Sales Tax Expense vs. Sales Tax Payable




When adjusting sales tax payable with MOAP 2009, which account should be
used as the adjustment account? I've been using Sales Tax Expense but at the
end of the year, MOAP will only show the adjustment amounts in Sales Tax
Expense, not all of the sales tax I paid. It seems that I need to only use
one or the other (Sales Tax Payable or Sales Tax Expense) to account for my
total sales tax paid.
Sometimes I have orders where sales tax is not collected but still have to
pay based on the item total with shipping and therefore the total sales
amount going to my cash accounts will not include sales tax. When I get an
order where sales tax is not collected, I put a line item in the invoice for
sales tax, making the total include sales tax even though that is not the
amount going to the cash account. I then make a journal entry to credit the
cash account and debit sales tax expense for the sales tax I added in the
invoice to make the amount of income to the cash account correct. But again,
the Sales Tax Expense account will only show these adjustment amounts and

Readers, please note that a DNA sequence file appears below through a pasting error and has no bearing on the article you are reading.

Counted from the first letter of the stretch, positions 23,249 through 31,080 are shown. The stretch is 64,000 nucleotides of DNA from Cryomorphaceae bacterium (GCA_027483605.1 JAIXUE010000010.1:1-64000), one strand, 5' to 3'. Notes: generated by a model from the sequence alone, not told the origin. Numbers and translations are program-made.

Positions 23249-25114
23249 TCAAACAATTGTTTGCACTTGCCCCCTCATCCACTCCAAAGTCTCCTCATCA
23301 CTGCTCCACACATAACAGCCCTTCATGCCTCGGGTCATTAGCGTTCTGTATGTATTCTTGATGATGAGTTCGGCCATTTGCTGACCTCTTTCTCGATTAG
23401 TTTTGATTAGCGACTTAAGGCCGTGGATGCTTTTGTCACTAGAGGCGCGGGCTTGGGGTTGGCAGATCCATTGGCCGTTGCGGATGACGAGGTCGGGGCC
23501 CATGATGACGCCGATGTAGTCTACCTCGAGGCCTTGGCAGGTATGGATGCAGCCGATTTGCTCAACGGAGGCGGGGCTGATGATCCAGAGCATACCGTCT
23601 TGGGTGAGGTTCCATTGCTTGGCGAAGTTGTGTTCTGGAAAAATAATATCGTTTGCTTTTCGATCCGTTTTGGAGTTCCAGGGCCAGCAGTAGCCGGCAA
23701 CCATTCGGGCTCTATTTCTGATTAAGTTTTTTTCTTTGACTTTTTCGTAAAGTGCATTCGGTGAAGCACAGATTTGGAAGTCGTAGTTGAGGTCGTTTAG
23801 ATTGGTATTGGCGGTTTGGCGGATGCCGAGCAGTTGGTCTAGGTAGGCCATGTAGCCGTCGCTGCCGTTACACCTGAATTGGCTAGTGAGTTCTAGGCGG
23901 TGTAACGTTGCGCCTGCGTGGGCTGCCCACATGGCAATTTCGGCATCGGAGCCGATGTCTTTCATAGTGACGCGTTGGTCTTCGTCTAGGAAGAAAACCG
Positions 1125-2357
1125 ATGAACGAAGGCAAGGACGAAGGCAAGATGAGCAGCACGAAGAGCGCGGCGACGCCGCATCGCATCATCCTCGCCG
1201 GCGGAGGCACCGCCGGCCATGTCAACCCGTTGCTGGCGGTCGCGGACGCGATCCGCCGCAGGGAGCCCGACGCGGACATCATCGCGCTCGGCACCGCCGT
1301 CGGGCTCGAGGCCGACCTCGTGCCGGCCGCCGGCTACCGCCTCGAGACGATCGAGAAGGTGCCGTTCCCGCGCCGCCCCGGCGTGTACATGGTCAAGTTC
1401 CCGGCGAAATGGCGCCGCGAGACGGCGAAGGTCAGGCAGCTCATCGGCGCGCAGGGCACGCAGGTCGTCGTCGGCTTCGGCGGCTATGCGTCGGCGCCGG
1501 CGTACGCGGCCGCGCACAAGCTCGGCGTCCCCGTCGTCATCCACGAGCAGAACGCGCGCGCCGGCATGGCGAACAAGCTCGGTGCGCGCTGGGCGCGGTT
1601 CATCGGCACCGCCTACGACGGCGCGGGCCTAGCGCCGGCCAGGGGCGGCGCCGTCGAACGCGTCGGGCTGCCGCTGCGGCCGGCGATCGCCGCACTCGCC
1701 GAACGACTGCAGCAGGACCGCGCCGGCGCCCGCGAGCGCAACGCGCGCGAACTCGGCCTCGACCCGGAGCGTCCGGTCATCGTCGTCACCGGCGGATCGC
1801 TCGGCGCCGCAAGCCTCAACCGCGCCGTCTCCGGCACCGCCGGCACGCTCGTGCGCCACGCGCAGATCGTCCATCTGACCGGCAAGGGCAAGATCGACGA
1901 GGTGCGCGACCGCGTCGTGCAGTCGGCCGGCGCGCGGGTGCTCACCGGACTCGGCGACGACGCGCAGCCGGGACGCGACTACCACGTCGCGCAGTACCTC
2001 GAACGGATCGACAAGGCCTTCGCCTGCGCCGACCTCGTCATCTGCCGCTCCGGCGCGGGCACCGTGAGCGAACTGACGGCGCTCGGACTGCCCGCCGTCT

Sales Tax Payable will show all other sales where sales tax was collected as

Hope this makes sense. If anyone has got any ideas on how to keep track of
my sales tax where I will have one account that shows the total sales tax
paid at the end of year and still makes it easy to keep track of paying my
sales tax monthly.



VIP Member
Aug 2, 2017
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United States
There is truly no such thing as sales tax expense. It is used by convention to make reporting and record keeping easier. Sales tax included in gross sales would be a more appropriate title.

Sales tax is a liability since it is collected by or a factor of the amount collected from the customer. Even if your company does a promo stating no sales tax charged and they will pay the sales tax. Sales tax is still factored into the gross amount collected. Thus a liability. In such promo cases, the consumer is essentially being given a cash discount for the rate of sales tax.

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